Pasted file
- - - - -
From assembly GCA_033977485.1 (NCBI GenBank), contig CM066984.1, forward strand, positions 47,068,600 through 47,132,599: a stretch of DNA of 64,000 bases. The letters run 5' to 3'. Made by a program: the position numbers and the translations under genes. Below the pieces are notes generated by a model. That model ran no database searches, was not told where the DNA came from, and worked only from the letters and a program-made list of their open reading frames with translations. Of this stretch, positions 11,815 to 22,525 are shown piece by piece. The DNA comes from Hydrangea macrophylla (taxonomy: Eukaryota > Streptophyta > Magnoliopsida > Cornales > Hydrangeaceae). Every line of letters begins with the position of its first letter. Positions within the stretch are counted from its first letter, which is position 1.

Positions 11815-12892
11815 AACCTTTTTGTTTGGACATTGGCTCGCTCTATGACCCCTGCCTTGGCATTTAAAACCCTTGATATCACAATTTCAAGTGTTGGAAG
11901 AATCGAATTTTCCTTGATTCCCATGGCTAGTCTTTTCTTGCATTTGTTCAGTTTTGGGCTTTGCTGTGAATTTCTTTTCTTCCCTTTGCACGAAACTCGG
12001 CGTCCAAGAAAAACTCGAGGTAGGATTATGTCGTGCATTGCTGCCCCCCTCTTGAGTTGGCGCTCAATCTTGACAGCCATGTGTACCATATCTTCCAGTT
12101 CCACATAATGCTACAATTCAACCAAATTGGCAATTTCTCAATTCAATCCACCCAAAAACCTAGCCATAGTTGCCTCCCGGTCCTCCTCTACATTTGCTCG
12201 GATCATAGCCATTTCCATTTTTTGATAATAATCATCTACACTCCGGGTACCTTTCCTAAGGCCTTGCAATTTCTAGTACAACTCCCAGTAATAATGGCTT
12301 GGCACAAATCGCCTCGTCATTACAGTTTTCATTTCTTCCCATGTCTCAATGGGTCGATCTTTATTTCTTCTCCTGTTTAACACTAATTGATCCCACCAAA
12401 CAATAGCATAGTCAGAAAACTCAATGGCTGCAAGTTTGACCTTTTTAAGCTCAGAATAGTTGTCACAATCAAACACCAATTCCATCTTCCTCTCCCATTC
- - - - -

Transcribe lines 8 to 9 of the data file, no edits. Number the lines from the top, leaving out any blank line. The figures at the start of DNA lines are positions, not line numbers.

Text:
12301 GGCACAAATCGCCTCGTCATTACAGTTTTCATTTCTTCCCATGTCTCAATGGGTCGATCTTTATTTCTTCTCCTGTTTAACACTAATTGATCCCACCAAA
12401 CAATAGCATAGTCAGAAAACTCAATGGCTGCAAGTTTGACCTTTTTAAGCTCAGAATAGTTGTCACAATCAAACACCAATTCCATCTTCCTCTCCCATTC